“Andrew first found his own brother Simon and told him, 'We have found the Messiah.' Then he brought him to Jesus.”
-John 1: 41, 42
St. Andrew Dinners (sometimes simply referred to as Andrew Dinners) are named after the apostle who, according to the Gospel of John, took his brother, Simon Peter, to meet Jesus. These dinners give priests the chance to invite men whom they believe to have priestly vocations—or, at least, the qualities necessary to make a good priest—to have a casual, informal dinner and conversation with the local bishop. Such community meals allow for a “no pressure” type of atmosphere wherein all parties can have a dialog about vocations that might not otherwise be practicable. Time for prayer as a group (e.g., Evening Prayer within the Liturgy of the Hours) is also set aside as part of the event.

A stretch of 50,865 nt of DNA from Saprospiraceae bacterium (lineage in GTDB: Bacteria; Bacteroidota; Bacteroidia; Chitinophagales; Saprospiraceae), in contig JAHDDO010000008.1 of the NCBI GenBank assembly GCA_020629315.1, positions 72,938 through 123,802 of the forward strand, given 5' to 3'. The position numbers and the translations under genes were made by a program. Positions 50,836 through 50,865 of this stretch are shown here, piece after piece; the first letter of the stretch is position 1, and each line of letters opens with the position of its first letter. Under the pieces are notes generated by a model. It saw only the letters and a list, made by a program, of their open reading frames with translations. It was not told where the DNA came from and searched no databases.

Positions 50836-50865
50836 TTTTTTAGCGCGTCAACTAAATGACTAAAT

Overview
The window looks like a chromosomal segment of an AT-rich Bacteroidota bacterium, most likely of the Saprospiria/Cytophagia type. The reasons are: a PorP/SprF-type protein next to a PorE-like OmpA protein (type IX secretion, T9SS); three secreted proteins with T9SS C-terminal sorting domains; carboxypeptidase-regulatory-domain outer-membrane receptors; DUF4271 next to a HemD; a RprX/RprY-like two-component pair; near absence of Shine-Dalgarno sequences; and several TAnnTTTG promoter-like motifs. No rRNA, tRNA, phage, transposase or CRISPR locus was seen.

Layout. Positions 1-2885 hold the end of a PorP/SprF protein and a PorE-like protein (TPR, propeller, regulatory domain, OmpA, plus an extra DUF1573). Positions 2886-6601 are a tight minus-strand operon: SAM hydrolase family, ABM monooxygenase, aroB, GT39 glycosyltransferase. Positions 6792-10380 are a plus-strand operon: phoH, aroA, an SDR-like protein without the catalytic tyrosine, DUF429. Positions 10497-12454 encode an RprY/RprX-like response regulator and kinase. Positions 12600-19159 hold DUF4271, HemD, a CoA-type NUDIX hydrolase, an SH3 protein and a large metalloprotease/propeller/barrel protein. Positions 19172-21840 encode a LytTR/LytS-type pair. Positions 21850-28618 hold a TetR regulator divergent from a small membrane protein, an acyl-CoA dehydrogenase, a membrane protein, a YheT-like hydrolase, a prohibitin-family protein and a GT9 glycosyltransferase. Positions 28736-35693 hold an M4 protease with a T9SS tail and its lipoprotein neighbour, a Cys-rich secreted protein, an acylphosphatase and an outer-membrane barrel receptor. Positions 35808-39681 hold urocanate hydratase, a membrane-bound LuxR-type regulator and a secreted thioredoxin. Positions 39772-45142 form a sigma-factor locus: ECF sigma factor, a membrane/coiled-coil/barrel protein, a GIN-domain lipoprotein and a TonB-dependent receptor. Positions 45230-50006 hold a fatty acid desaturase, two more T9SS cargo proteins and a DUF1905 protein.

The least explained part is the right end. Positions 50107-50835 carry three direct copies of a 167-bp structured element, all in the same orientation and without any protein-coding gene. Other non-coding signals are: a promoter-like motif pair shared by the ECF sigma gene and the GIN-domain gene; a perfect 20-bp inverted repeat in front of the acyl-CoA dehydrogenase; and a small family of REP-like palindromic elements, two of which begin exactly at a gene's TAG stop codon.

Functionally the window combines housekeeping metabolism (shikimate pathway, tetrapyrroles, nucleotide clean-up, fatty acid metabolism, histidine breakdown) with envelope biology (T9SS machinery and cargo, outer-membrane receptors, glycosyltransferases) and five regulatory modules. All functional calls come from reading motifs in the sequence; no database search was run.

In some cases, high school-age young men are invited to St. Andrew Dinners; in others, the age range is high school and up.
Some dioceses put on similar events for young women in order to help foster vocations to women's religious orders; these are typically known as Miriam Dinners and organized in almost the same manner.
History tells us that St. Andrew is referred to as the “First Called”—since John the Baptist issued an invitation to him to follow Jesus. Upon his decision to follow Jesus, Andrew then brought his brother Simon Peter to Him. In a parallel sense, priests must not only be satisfied with their own “answer to the call” of vocation; God asks them to bring others to Him in order for them to discover their own vocations, too.